“Did you write him about Hoss and me playing detective?” Joe asked, looking over at Hoss.

“I wrote him about you and Hoss catching a pair of bank robbers. I didn’t mention that you boys gave me two black eyes and knocked out the deputy sheriff in the process,” Ben said with a laugh. Joe’s relief quickly registered and he laughed, too.

“Joe knows a lot about animals,” Hoss said. “Why did Adam send him a book about livestock?”

“Because he knows that Joe could learn more about the livestock business, which would be good for him and the Ponderosa,” Ben said.

“Yes, sir. Think I’ll start reading that one,” Joe said as he sat down on the settee and put his feet on the coffee table, then opened the book.

“Joseph–” Ben called. Joe immediately took his feet off the table and started reading.

Rapt up in what he was reading, he hardly noticed that Ben and Hoss started another checkers game nearby or that Hop Sing walked in to take more dishes away.

“What Joe reading?” Hop Sing called out as he picked up the dishes.

“Running Your Own Livestock Business,” Joe said, turning the cover so Hop Sing could see it.

“Learn how,” Hop Sing said. “Use gift wisely.”

Joe smiled and said, “I will.”

“Mr. Cartwright, what’s in the other package?” Hop Sing asked as he took the dishes to the kitchen.

“We’ll just have to wait until Christmas to find out,” Ben answered, loudly enough that Hop Sing could hear him from the kitchen.

“Joe got to open his package early,” Hoss complained.

“Joe wouldn’t have let us rest until he opened that package, Hoss. Besides, Adam had a reason for sending that package separately,” Ben said.

“Why did he send it separately?” Joe asked as he continued to read.

“Put the book down for a moment, and I’ll tell you,” Ben said.

“Something more than knowing that Joe wouldn’t want to wait to open his gift?” Hoss asked.

“Yes, that’s another reason,” Ben said as Joe set the book down and Hoss turned from the game to listen, too.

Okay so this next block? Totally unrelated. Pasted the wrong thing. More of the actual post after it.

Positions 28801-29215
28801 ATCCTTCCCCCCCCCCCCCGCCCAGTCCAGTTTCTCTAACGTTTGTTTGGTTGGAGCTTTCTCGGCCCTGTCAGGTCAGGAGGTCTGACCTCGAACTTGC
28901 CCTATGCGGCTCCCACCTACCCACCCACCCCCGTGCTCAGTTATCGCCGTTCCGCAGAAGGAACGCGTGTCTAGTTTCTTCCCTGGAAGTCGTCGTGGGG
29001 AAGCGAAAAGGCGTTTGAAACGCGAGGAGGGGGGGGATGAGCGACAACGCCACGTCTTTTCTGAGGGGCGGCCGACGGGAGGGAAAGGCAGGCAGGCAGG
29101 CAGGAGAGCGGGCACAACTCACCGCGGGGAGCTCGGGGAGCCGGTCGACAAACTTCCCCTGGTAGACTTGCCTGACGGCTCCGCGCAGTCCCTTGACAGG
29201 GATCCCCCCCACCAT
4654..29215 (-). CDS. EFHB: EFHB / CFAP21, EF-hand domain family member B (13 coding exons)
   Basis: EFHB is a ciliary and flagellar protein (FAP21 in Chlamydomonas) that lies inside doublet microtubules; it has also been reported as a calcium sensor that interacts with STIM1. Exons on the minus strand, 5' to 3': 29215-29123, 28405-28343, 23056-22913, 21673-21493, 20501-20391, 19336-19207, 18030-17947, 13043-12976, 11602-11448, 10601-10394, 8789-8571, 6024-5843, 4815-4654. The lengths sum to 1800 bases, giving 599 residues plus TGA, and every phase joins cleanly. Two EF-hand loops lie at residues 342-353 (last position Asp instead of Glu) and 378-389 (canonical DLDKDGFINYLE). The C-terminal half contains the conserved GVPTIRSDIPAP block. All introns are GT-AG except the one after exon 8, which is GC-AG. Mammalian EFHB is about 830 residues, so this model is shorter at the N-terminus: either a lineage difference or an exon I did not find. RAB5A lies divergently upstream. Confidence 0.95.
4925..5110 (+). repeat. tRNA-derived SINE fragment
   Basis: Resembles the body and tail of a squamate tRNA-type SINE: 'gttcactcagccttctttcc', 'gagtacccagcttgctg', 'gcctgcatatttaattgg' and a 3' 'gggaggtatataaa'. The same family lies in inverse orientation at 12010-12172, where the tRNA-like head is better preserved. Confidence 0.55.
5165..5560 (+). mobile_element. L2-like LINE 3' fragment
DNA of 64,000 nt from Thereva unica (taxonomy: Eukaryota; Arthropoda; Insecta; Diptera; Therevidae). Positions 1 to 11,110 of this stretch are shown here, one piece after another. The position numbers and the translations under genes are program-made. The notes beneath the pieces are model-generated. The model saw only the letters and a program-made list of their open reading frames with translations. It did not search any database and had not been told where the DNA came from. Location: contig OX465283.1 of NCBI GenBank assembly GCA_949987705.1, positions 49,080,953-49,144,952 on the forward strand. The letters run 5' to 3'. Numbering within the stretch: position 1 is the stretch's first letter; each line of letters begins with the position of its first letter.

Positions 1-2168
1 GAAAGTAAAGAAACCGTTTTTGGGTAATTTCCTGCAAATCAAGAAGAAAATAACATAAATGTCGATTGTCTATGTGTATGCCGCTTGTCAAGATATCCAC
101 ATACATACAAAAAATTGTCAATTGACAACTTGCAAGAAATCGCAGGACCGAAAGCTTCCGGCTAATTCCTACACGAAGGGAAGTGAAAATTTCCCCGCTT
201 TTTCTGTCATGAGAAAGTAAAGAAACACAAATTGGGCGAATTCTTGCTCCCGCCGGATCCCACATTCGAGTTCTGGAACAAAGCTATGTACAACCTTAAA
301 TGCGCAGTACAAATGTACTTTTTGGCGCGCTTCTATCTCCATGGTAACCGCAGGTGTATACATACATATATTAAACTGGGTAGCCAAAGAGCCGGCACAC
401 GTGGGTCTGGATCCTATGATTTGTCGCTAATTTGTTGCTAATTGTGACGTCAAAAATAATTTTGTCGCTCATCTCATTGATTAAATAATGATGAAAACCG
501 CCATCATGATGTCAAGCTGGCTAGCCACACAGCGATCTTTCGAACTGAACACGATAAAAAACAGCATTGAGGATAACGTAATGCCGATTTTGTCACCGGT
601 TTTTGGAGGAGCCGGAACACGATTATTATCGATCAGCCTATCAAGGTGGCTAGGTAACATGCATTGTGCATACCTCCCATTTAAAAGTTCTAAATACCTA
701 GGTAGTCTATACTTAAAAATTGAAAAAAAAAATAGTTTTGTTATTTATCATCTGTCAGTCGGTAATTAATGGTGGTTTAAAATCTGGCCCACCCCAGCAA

“Joe, Adam knows that the two of you missed a lot of Christmases together when he went back East to college. When he wrote me he was sending the other package and asked what I thought you might enjoy or learn something from, he told me that he wished he could be here with all of us this year, that he still remembered his first Christmas here after college graduation.”

“Oh,” Joe remembered. “The Christmas I was so mean to him?”

“And the Christmas that he realized Christmas is very important to you,” Ben added. Joe grinned and returned to his book.

“Which reminds me,” Hoss interjected. “What did he send you and me, Pa?”

“We can open the package Christmas morning, Hoss. Let’s make this Joe’s night to celebrate,” Ben suggested.

“Go ahead and open it,” Joe offered.

“Are you sure?” Ben asked.

“Christmas is meant to be a time of sharing, and I’d like to share with both of you,” Joe admitted.

“But we’ll open our gifts to each other on Christmas morning, like we planned,” Hoss suggested.

“I can wait,” Joe said as all three of them laughed.

Ben opened the original package, loaded with old newspaper. He pulled out newspaper, looked at it, then set it aside.

“Wonder what it is,” Hoss asked, his eyes aglow with anticipation.

“Now who can’t wait?” Joe asked. Ben pulled out more paper, then a heavy wrapped package addressed to him. He unwrapped the package, revealing a thick leather-bound book.

“Wow, Pa. What’s the book about?” Hoss asked.

“It’s a journal, a log book like I used to keep when I was a sailor,” Ben said, suddenly nostalgic as he turned the finely crafted pages. He opened an envelope inserted in the front of the book. “It says in the front that Adam wants an account of what happens around here until he comes home for a visit.”